Old Creek Run, Tuscalameta Creek
The Confederate forces were vastly out-numbered. Rather than stand and fight, they used hit-and-run ambushes on unsuspecting Union troops. They also destroyed roads and burned bridges in their retreat. The U. S. Army Corps of Engineers quickly restored these roads and bridges using materials at hand. The timber (shown above and below, photos courtesy of Wilburt Easom) was fashioned on the spot as part of the Conehatta Bridge crossing. This timber was located and retrieved by Wilburt Easom during a drought phase of the creek’s flow.
After struggling most of the day in the swamps General Sherman sat down on the night of February 11th after crossing the Conehatta swamp and penned a special order that was to take place on February 13th. I. The order stated that each regiment would be allowed two wagons-one for cartridges and one for bread and cooking utensils and two ambulances. II. The army would further be reduced by all men who were sick and unable to march. III. The wagons and escorts thus detached would follow behind the army as far as Chunky River and there await orders. It is evident that Sherman was growing weary of the march at this time. From his memoirs it shows he nervously wanted to reach his destination of Meridian soon.
Trace of Old Road—Chad Morrow’s property
The Decatur – Hillsborough Road ran easterly from the hill at Weaver’s store toward Decatur almost exactly along the present day road with one major deviation. The road made a northeasterly turn behind land owned by Billy May and came close to Crossroads Church, then veered back to the southeast leading toward The Reed Break Plantation owned by Alexander Russell.
The Russell House was spared and will continue to be a topic of discussion as far as the Civil War in Newton County is concerned. Records show that the house did exist during the Meridian Expedition and that Alexander Russell owned a large amount of land in this area, as well as town lots in Decatur. This topic is under study and an article on this particular house and family should be published at a later date.
NCHGS members visit Russell House in November 2007. Picture courtesy of Bill Graham
Around noon on the 12th of February Smith’s Division of the XVI Corps entered Decatur and began to make camp just east of Decatur. The entrance into Decatur was along the present day Conehatta – Decatur Road; however, I am confident that almost all roads leading into Decatur had Union troops along the way foraging for food. According to Sherman’s records he was in Decatur on February 12th and made arrangements with a lady to stay the night in a double log house. The lady was to furnish Sherman and his aides with supper. This is where the war could have taken a bizarre turn. Sherman was awakened by shouting and hallooing and then heard pistol shots close to the house. The house was being attacked by Confederate cavalry. The XVI and XVII Corps left the crossroads un-guarded and almost cost Sherman his life and could have made some interesting changes in the war. After hearing the gunfire and rushing back into town, some of McPherson’s column pushed the cavalry out of town and Sherman escaped into the back yard in a corn crib and was safe. What an event had this been the place where General William T. Sherman had been captured or even killed? The folks in Atlanta would have only wished this could somehow have happened.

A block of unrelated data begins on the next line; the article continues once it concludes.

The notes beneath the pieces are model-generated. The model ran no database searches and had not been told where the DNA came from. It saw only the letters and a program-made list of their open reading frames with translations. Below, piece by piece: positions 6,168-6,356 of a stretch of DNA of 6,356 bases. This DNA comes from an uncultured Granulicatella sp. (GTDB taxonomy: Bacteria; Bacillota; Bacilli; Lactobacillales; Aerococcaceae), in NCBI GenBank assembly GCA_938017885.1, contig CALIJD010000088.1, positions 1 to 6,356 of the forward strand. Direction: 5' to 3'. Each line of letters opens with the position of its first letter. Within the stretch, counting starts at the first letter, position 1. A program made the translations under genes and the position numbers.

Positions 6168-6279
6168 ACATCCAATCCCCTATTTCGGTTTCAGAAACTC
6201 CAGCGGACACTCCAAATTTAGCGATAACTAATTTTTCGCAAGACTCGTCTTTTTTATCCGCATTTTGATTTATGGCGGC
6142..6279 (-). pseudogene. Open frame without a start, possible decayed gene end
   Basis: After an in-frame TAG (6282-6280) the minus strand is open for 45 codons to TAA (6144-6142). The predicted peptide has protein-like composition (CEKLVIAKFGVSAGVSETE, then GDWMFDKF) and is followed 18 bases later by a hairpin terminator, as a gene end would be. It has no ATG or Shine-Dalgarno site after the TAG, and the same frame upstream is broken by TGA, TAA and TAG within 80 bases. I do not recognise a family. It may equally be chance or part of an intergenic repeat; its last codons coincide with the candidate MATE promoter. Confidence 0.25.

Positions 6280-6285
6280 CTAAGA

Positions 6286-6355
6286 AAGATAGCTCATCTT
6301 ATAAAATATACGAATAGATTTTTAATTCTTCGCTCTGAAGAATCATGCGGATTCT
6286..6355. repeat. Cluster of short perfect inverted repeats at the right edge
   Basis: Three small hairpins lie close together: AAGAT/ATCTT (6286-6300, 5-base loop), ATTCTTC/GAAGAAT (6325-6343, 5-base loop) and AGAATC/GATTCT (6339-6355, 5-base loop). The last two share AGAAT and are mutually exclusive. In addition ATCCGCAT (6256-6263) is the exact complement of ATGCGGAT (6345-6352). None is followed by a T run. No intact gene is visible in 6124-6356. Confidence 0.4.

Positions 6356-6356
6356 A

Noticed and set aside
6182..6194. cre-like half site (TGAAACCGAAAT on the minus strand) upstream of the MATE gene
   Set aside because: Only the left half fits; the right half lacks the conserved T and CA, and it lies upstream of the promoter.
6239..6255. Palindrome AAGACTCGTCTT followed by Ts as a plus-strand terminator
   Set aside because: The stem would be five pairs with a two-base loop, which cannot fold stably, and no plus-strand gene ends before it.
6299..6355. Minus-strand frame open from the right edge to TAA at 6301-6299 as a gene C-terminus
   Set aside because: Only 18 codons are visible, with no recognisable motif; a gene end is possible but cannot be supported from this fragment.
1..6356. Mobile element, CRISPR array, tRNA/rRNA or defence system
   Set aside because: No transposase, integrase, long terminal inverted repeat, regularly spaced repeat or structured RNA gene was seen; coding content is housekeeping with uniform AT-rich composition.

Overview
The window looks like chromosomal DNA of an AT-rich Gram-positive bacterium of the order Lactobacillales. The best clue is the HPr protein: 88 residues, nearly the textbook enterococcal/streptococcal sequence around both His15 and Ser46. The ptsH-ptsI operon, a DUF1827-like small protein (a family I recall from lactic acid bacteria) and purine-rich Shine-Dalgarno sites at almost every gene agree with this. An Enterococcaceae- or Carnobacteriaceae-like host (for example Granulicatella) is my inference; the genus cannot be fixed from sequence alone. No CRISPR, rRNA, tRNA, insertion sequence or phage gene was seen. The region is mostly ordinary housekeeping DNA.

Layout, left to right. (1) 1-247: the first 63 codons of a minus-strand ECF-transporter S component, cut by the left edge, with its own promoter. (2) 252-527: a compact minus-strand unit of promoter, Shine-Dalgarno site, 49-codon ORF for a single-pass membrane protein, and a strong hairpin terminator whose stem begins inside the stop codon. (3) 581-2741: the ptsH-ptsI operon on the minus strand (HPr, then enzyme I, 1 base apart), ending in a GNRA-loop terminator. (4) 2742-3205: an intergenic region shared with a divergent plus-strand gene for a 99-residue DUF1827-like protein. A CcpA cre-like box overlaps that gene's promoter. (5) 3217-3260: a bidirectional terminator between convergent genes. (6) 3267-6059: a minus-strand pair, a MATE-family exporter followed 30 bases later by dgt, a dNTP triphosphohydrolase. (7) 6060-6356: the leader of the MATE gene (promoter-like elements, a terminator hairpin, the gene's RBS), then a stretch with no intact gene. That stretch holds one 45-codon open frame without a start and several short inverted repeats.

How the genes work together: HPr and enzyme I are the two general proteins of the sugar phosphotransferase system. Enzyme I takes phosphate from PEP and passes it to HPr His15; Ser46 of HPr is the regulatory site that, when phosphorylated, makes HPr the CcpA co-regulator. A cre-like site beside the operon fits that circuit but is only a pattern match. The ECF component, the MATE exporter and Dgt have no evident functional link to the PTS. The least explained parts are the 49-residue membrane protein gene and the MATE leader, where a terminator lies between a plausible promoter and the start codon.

House in Decatur where Sherman stayed, the current location a vacant lot next to Decatur Telephone Company. Photo courtesy of Jo Munn Blackburn.
So much can be said and has been said about the events surrounding the Meridian Expedition. I for one am indebted to the many people who have contributed to the research on this project. Our goal has been to simply acquire and accurately present as much of the facts about the expedition as possible. My desire is that all of you who have heard the presentations and taken the tours have enjoyed them and in a small way have taken a step back into the early days of Newton County history. I’m not sure where we go from here, however with the rich history we have I am confident that more doors will be opened and new areas will be sought after and explored.
 Major George B. Davis, et al, The Official Military Atlas of The Civil War, New York: Fairfax Press, 1983.